Denis Villeneuve’s latest feature sees Emily Blunt playing idealistic FBI agent Kate Mercer. Having garnered attention for her work in a number of house raids in Arizona, Mercer is invited into a different circle – a combined agency task force looking to make a serious impact in the war on drugs, specifically targeting the area surrounding the US / Mexico border. Scarred by some recent discoveries (the raid which very effectively opens the picture), Mercer volunteers. Sicario then follows her plunge down a rabbit hole of compromised ethics and wandering jurisdiction.
And follow her we do. Blunt’s Mercer is the audience’s proxy on this; the vehicle for our ride-along. So we are guided to react as she does. We are cautious of enthusiastic task force leader Matt Graver (Josh Brolin, happily continuing to be one of the best third-billed men in Hollywood) for whom major high-risk operations constitute a ‘good day’, and we’re deeply suspicious of the mysterious Alejandro (Benicio Del Toro), a quiet, serious figure of unspecified design (but clearly CIA… right?).
Having drawn significant commercial success with murky vigilante justice drama Prisoners two years ago, Sicario sees Villeneuve concertedly trying to reconnect with that same audience following his more esoteric and personal project Enemy; a better film which slipped between cinema screens earlier this year with barely a notice. Sicario sees Villeneuve working again with best-in-the-biz cinematographer Roger Deakins. Together they have fashioned one of the best looking films of the year, and perhaps the first major feature to be openly influenced by Cary Joji Fukunaga’s stylistic template for HBO’s True Detective.
When it’s not punishing you with expertly wound scenes of tactical tension, Sicario is most impressive when it focuses on establishing a sense of environmental realism. In simple words, a great deal of time is spent giving the landscape this story takes place in a sense of malevolence. Combining sweeping aerial photography with Jóhan Jóhannson’s terrifying, oppressive score, Villeneuve impresses a sense of foreboding on cityscapes and desert brush alike. An early shot looking straight down on the Mexican mountains could be an outtake from Ridley Scott’s The Martian, so alien and untrustworthy are the landscape’s sinuous contours.
Taylor Sheridan’s script prioritises journeys over destinations. A lot of Sicario takes place in transit. This gives the film a great sense of momentum, especially in its first hour (which, if we were judging the film on solely, by the way, would earn it a cold, hard 5/5). This reaches a nerve-shredding apex during a mission to extract a cartel informant from the city of Juarez. You will likely never have found a traffic jam so dramatic or uncomfortable. The positions of vehicles in a bottlenecked flow of traffic being the difference between mortal danger and relative safety.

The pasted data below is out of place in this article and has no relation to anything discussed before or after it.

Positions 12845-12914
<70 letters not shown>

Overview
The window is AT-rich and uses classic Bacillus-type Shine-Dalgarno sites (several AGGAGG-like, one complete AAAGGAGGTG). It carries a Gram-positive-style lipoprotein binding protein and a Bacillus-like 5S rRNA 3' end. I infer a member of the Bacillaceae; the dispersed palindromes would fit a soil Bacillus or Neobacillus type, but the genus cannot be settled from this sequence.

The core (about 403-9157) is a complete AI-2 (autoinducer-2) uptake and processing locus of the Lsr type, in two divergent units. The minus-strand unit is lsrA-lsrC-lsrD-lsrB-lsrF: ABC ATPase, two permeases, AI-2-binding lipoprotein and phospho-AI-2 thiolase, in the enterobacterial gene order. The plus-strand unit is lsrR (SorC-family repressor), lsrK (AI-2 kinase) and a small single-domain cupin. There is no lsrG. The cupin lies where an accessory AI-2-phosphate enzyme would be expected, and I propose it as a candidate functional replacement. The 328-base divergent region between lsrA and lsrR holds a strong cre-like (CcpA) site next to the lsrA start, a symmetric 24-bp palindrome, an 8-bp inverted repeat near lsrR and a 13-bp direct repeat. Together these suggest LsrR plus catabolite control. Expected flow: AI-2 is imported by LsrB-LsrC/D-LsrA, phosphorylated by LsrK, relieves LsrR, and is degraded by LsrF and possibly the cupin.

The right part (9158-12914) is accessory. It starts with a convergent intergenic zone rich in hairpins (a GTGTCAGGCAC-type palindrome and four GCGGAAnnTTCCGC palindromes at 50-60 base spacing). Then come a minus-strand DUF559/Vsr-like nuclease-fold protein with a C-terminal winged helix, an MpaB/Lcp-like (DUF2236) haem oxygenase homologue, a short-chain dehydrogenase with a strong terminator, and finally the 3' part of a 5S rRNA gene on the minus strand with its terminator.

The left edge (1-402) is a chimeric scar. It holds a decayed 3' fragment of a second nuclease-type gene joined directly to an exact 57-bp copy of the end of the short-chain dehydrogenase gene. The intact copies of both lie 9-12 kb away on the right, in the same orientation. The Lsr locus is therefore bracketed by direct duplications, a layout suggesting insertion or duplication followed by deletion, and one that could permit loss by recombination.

Sicario keeps things tense whenever Mercer is the film’s questioning heart, but the second hour sees her lose her grip on the story as it becomes more and more evident that her role is mere witness. While this allows Del Toro to step up to the plate with some of his most significant work of recent years as Alejandro, it does feel as though the film mutates into a different beast. The second hour is bolstered by a gripping sequence depicted wholly in night vision and heat-seeking thermal imaging. It’s the closest cinema has gotten to capturing the intensity of first-person video gaming, and is another feather in Villeneuve’s cap. But one can’t help getting the sense that for all it’s technical prowess, there’s something significant missing from Sicario by this point.
For one thing, the field of vision is particularly narrow for a film spotlighting the drug trade in this region. So much so that it barely feels as though it addresses the problem at all, and is in fact far more interested in reminding us that covert ops are moral minefields (duh). Nothing new is brought to the table. Granted, Sicario is near-perfect in other ways. If you want the immediacy of high tension in cinema, this is the best place you’ll get it this year. Technically, it’s flawless. But there’s a nagging sense of loss elsewhere. A series of scenes designed to manipulate our feelings toward a cartel henchman, for instance, simply fail to ignite at their evident crescendo.
The film wears a knotted brow at all times, save for the odd dash of jocular machismo which is usually applied to offset onscreen brutality. So while the subject matter and stony-faced pragmatism strongly recalls Cormac McCarthy’s forays into this arena with No Country For Old Men and The Counsellor, the film that Sicario most commonly rekindles is Kathryn Bigelow’s Zero Dark Thirty. It’s a shame, however, that Emily Blunt’s Mercer recedes in the film as much as she does, becoming, essentially, a victim. Comparing her to Jessica Chastain’s firebrand Maya is redundant. Evidently the war on terror and the war on drugs are being approached from very different perspectives. As far as the war on drugs is concerned, the most optimistic approach appears to be trying to decide how to lose best. Both films end on one of their central characters weeping, but arrive at these moments from different ends of the emotional spectrum.
Sicario is one of the best films you can currently find at your local multiplex, and I encourage readers to go and see it, but keep in mind that the movie’s visceral thrills are fleeting and built upon uneasily shifting sand.